Quiz: Remember the definition of mal de mer?


[er-er] /ˈɛr ər/
a deviation from accuracy or correctness; a mistake, as in action or speech:
His speech contained several factual errors.
belief in something untrue; the holding of mistaken opinions.
the condition of believing what is not true:
in error about the date.
a moral offense; wrongdoing; sin.
Baseball. a misplay that enables a base runner to reach base safely or advance a base, or a batter to have a turn at bat prolonged, as the dropping of a ball batted in the air, the fumbling of a batted or thrown ball, or the throwing of a wild ball, but not including a passed ball or wild pitch.
Mathematics. the difference between the observed or approximately determined value and the true value of a quantity.
  1. a mistake in a matter of fact or law in a case tried in a court of record.
  2. writ of error.
Philately. a stamp distinguished by an error or errors in design, engraving, selection of inks, or setting up of the printing apparatus.
Compare freak1 (def 5), variety (def 8).
1250-1300; Middle English errour < Latin errōr- (stem of error), equivalent to err- err + -or -or1
Related forms
errorless, adjective
errorlessly, adverb
1. blunder, slip, oversight. See mistake. 4. fault, transgression, trespass, misdeed. Unabridged
Based on the Random House Dictionary, © Random House, Inc. 2015.
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Examples from the web for errors
  • People are more forgiving if the robot warns them first that it might make errors or apologizes when it screws up.
  • We blame the winners, not the prize, for the errors.
  • There were moments of excess and errors of omission.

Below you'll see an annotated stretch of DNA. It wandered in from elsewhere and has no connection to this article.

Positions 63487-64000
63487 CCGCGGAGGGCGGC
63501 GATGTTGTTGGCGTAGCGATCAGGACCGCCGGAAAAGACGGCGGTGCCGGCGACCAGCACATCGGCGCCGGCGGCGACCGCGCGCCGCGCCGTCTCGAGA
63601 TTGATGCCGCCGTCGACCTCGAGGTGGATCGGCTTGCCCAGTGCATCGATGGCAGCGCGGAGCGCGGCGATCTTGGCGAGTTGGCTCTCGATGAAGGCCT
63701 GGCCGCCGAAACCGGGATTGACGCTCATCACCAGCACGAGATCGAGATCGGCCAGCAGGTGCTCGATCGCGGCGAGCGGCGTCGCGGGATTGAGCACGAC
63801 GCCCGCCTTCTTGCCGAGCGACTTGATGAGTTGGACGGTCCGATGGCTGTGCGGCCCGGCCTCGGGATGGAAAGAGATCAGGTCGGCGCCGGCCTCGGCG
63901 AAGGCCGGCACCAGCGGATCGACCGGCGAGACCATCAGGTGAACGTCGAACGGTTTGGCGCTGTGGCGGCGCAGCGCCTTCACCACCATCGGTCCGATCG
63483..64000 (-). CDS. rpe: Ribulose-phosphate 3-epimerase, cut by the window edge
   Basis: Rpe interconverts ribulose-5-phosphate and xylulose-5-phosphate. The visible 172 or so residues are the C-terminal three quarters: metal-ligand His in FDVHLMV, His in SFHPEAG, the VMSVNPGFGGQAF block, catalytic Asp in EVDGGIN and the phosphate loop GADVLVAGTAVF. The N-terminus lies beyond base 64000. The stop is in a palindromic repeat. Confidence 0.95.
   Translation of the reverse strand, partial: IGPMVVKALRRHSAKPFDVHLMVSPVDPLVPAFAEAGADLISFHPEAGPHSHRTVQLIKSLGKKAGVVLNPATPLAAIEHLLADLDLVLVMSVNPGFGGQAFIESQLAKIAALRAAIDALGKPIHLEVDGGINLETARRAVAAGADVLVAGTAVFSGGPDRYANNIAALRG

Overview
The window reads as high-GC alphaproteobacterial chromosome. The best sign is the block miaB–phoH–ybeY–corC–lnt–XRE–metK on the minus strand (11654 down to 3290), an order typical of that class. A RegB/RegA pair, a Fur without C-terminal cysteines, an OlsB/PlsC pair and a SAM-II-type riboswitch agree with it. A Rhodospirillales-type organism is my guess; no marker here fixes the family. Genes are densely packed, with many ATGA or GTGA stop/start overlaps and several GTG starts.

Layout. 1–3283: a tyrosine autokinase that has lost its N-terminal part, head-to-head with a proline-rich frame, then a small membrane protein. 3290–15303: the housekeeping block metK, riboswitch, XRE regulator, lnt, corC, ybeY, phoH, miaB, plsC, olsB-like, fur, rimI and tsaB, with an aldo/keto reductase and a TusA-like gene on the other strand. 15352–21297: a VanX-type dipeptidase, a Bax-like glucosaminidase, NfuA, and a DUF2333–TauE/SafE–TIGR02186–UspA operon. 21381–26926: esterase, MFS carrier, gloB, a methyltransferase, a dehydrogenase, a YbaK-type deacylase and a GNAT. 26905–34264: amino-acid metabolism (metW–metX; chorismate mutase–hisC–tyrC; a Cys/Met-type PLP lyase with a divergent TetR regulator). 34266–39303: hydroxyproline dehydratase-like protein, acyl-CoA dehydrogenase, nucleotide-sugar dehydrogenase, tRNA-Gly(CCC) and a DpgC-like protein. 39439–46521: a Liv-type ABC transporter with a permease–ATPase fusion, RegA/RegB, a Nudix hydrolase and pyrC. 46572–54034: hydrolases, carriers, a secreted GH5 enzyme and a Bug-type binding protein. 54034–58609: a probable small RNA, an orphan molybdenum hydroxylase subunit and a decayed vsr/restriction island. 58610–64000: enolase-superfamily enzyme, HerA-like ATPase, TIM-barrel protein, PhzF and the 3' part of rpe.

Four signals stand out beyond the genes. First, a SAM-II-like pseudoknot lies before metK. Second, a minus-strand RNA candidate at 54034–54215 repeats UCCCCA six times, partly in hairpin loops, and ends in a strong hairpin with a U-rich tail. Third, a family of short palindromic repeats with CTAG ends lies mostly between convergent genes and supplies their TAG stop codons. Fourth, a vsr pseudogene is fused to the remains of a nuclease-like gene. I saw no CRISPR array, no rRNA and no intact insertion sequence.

• Indeed, the history of targeted killing is marked by errors.
  • And free you from the errors of your ways, some of which you even see yourself.
  • He had laid it down as a rule that the poet should use the simple language of peasants, merely freed from its errors.
  • The periodic or compensating errors of the planets is another instance.
  • The book is interesting and lucid as it examines the errors and exaggerations in the national self-image.
  • The errors of the past generation still clung to many as late as twenty years ago.
  • Mode errors are a major problem in avionics design, too.
British Dictionary definitions for errors


a mistake or inaccuracy, as in action or speech: a typing error
an incorrect belief or wrong judgment
the condition of deviating from accuracy or correctness, as in belief, action, or speech: he was in error about the train times
deviation from a moral standard; wrongdoing: he saw the error of his ways
(maths, statistics) a measure of the difference between some quantity and an approximation to or estimate of it, often expressed as a percentage: an error of 5%
(statistics) See type I error, type II error
Derived Forms
error-free, adjective
Word Origin
C13: from Latin, from errāre to err
Collins English Dictionary - Complete & Unabridged 2012 Digital Edition
© William Collins Sons & Co. Ltd. 1979, 1986 © HarperCollins
Publishers 1998, 2000, 2003, 2005, 2006, 2007, 2009, 2012
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Word Origin and History for errors



also, through 18c., errour, c.1300, from Old French error "mistake, flaw, defect, heresy," from Latin errorem (nominative error) "a wandering, straying, mistake," from errare "to wander" (see err).

Words for "error" in most Indo-European languages originally meant "wander, go astray" (but cf. Irish dearmad "error," from dermat "a forgetting").

Online Etymology Dictionary, © 2010 Douglas Harper
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errors in Medicine

error er·ror (ěr'ər)

  1. A defect or insufficiency in structure or function.

  2. An act, an assertion, or a decision, especially one made in testing a hypothesis, that unintentionally deviates from what is correct, right, or true.

The American Heritage® Stedman's Medical Dictionary
Copyright © 2002, 2001, 1995 by Houghton Mifflin Company. Published by Houghton Mifflin Company.
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Idioms and Phrases with errors
The American Heritage® Idioms Dictionary
Copyright © 2002, 2001, 1995 by Houghton Mifflin Company. Published by Houghton Mifflin Company.
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